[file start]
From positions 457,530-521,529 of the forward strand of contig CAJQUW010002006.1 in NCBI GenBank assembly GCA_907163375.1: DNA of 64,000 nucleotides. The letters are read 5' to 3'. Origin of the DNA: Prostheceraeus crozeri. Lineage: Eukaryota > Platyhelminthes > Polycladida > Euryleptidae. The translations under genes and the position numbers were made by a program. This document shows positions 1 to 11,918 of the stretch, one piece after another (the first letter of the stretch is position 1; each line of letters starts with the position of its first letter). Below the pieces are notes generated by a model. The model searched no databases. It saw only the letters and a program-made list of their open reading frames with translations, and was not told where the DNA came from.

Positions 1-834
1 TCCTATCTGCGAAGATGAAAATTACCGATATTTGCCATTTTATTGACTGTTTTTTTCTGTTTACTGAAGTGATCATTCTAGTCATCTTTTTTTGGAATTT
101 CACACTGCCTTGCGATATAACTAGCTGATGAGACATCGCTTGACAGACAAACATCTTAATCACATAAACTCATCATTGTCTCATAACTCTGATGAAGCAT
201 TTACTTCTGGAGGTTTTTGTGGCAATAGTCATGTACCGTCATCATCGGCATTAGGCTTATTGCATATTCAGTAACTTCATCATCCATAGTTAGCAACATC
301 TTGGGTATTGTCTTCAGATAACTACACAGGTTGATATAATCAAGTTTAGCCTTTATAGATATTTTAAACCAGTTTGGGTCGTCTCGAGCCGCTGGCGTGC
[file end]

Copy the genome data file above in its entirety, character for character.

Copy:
From positions 457,530-521,529 of the forward strand of contig CAJQUW010002006.1 in NCBI GenBank assembly GCA_907163375.1: DNA of 64,000 nucleotides. The letters are read 5' to 3'. Origin of the DNA: Prostheceraeus crozeri. Lineage: Eukaryota > Platyhelminthes > Polycladida > Euryleptidae. The translations under genes and the position numbers were made by a program. This document shows positions 1 to 11,918 of the stretch, one piece after another (the first letter of the stretch is position 1; each line of letters starts with the position of its first letter). Below the pieces are notes generated by a model. The model searched no databases. It saw only the letters and a program-made list of their open reading frames with translations, and was not told where the DNA came from.

Positions 1-834
1 TCCTATCTGCGAAGATGAAAATTACCGATATTTGCCATTTTATTGACTGTTTTTTTCTGTTTACTGAAGTGATCATTCTAGTCATCTTTTTTTGGAATTT
101 CACACTGCCTTGCGATATAACTAGCTGATGAGACATCGCTTGACAGACAAACATCTTAATCACATAAACTCATCATTGTCTCATAACTCTGATGAAGCAT
201 TTACTTCTGGAGGTTTTTGTGGCAATAGTCATGTACCGTCATCATCGGCATTAGGCTTATTGCATATTCAGTAACTTCATCATCCATAGTTAGCAACATC
301 TTGGGTATTGTCTTCAGATAACTACACAGGTTGATATAATCAAGTTTAGCCTTTATAGATATTTTAAACCAGTTTGGGTCGTCTCGAGCCGCTGGCGTGC